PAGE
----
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In August the new laws around “Right to Disconnect” will come into affect. This legislation is designed to empower employees with the right to refuse to conduct work outside of normal hours reasonably.  There are however some factors that you need to be aware of as an employee or job seeker that will help you understand these new laws. What does it mean for you in practical terms? Let’s break it down:

Downtime is important.

These new laws don’t mean that an employer can not email you or send you messages or work information at any time. What it means is that you have the ability to reasonably refuse to action these requests until your next work day/shift.  The definition of reasonable is subjective and it is important that you check your position description and employment contract to ensure that you are not already being compensated for reasonable contact after hours.  

Your Rights as an Employee

The Right to Disconnect goes beyond just feeling empowered to switch off. Here’s what it means for you in concrete terms:

  • After-Hours Communication: Information can be sent however there may be circumstances where you can not read or action requests.  At other times you may have no issue actioning the request. This is a fluid expectation.
After August the new laws provide a legal right to refuse unreasonable work communications outside of your designated working hours.
However, there are some exceptions where responding might be reasonable or the norm:
  • Compensated Overtime: If you’re being paid for working outside of your regular hours, responding to communication may be necessary. It is also dependent on the type of work, time differences and many other individual factors.
  • Emergencies: In genuine emergency situations that can’t wait until the next work day, the employer’s request might be justified.
  • Communication Method: The communication method should be appropriate and not constant, inappropriate or at unreasonable hours.
  • Employee Role and Responsibilities: Certain roles might have a higher justification for occasional after-hours contact. However, clear boundaries should still be established between you and your employer. Many will update their internal policies and job descriptions as well as employment contracts in preparation.  
  • Employee’s Personal Circumstances: Respecting your off-time becomes especially important when you have family commitments or other personal responsibilities like moving house, parental responsibilities etc.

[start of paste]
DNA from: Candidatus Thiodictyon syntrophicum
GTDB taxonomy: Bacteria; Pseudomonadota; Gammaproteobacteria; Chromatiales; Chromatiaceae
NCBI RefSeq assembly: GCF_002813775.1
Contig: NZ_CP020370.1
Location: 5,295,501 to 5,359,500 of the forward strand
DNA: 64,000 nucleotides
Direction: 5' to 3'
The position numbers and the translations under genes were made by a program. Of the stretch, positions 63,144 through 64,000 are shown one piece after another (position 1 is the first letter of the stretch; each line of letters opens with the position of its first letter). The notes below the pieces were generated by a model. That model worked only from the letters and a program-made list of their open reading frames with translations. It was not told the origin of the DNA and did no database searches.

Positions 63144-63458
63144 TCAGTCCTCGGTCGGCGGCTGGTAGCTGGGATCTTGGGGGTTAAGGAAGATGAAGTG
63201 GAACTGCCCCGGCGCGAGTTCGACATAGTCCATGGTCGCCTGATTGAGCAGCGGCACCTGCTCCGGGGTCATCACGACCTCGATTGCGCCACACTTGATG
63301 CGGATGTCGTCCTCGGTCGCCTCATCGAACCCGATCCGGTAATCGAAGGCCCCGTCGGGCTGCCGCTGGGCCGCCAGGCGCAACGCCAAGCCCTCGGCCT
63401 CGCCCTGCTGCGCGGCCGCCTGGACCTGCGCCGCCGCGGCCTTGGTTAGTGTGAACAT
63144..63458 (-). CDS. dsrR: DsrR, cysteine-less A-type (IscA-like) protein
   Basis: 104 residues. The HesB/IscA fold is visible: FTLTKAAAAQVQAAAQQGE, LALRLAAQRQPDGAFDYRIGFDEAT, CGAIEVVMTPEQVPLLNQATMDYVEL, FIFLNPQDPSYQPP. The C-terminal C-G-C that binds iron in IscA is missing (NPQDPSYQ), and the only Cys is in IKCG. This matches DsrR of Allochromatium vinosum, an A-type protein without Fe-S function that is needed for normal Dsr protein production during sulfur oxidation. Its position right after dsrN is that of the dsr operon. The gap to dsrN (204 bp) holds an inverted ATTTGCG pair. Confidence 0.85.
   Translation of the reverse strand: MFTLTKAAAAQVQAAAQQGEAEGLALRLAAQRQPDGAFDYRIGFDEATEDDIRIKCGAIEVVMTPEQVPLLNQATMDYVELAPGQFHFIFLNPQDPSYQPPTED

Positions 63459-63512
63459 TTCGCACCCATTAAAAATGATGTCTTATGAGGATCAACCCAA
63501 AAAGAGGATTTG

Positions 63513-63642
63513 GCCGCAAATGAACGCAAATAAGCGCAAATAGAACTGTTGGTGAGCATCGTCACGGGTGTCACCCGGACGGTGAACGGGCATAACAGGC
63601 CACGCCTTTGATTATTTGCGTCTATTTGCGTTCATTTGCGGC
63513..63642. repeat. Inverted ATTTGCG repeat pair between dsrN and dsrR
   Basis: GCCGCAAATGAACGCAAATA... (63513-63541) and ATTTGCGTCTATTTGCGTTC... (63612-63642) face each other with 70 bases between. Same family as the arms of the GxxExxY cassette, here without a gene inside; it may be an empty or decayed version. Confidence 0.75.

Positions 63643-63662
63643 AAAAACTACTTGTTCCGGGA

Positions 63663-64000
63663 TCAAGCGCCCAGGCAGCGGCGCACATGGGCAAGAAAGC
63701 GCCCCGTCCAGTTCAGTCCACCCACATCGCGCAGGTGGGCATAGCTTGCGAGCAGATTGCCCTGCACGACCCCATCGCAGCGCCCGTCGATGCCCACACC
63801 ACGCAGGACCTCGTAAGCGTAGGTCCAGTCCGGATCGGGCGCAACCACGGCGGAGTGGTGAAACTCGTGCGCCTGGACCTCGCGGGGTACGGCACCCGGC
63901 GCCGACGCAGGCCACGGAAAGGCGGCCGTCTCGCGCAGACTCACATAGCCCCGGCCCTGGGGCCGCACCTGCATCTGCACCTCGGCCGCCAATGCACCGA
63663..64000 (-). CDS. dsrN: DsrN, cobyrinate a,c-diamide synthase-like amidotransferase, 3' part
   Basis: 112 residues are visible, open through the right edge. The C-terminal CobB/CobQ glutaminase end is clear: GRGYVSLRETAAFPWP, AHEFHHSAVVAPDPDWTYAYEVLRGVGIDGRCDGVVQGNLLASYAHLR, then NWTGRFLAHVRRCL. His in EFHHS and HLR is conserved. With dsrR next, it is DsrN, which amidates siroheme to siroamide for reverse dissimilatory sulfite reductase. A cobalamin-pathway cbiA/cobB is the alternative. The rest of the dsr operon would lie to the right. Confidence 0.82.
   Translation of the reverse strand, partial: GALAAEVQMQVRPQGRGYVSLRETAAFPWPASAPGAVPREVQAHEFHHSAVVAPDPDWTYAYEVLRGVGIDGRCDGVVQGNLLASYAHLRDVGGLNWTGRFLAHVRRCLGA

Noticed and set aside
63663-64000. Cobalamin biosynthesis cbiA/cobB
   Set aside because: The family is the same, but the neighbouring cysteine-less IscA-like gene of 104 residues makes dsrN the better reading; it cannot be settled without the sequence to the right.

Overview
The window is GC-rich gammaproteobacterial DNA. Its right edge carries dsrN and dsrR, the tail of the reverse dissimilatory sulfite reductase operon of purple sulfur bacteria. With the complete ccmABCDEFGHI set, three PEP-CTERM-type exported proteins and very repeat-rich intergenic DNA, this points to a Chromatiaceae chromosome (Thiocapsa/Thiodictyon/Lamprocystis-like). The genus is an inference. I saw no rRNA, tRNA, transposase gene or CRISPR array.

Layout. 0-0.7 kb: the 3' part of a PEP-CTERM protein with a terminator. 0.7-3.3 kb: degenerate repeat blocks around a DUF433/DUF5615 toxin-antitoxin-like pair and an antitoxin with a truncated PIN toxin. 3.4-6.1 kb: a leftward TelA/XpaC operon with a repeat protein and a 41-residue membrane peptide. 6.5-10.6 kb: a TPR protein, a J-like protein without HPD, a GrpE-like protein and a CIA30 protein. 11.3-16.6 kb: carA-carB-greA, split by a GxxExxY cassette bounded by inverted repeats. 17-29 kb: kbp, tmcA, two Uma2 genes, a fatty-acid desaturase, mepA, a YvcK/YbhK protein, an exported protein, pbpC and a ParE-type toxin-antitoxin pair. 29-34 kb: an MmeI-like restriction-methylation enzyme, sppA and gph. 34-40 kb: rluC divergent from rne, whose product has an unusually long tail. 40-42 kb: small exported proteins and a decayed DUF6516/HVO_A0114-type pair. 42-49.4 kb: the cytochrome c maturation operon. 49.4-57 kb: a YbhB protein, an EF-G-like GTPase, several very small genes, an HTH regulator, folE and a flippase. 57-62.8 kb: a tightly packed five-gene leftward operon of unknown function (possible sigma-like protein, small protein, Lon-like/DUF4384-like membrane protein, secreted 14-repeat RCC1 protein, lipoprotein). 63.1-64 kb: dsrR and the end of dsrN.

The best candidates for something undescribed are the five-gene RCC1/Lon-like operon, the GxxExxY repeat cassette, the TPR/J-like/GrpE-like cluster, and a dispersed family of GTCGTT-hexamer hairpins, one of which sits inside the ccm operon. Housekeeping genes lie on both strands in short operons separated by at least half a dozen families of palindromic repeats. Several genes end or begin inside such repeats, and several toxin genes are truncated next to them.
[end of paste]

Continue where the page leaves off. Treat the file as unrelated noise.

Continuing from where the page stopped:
What to look for:

Here’s how to find a company or ensure that your existing organisation understands these new laws:

  • Look for Job Descriptions with Clear Communication: When searching for jobs, prioritise positions with job descriptions that clearly outline any necessary after-hours availability. 
  • Seek Companies that Value Work-Life Balance: Companies that promote well-being initiatives and a healthy work-life balance are more likely to have a culture that respects your right to disconnect.
  • Ask at the time of the interview: When interviewing it’s a great idea to check this with your prospective employer so you understand what it expected of you in the new role.

Message from the CEO

Being prepared in advance of these new laws is important and it’s essential that you look for clear communication when applying for roles. Ideally, you want to seek out employers that understand these requirements and respect you and your time. Since remote work and hybrid working styles are common, it could be difficult to know when work ends and private time begins. 


We all have devices with us for most of the day and often into the evening, so it’s tempting to check email notifications that come through after hours, however, we should also be mindful that we have to set our own personal boundaries around this behaviour. 


We need time to disconnect, to recharge and unwind; to free our thoughts and mind from work and working demands. Try setting your device to hide notifications after hours or putting it on ‘do not disturb’ during dinner time or in the evening, give yourself time to focus on yourself, your family and the parts of your personal life you value.


If employers are ensuring the conditions to encourage mindfulness and better mental health then we should also make adjustments that help provide the time needed away from work. 


Take Care




https://www.aph.gov.au/Parliamentary_Business/Bills_Legislation/bd/bd2324a/24bd052 https://www.fwc.gov.au/about-us/closing-loopholes-acts-whats-changing 


An image of Sandra Karamitelios, Director of Recruitment Central.
RC Central News March 2024 (5)

Right to Disconnect – Employers Guide

The Australian “Right to Disconnect” legislation is coming in August 2024 and, for many employers, it might seem like an added layer of complexity. However, here at Recruitment Central, we see it as an opportunity to refine communication practices and update policies, ensuring clear expectations.

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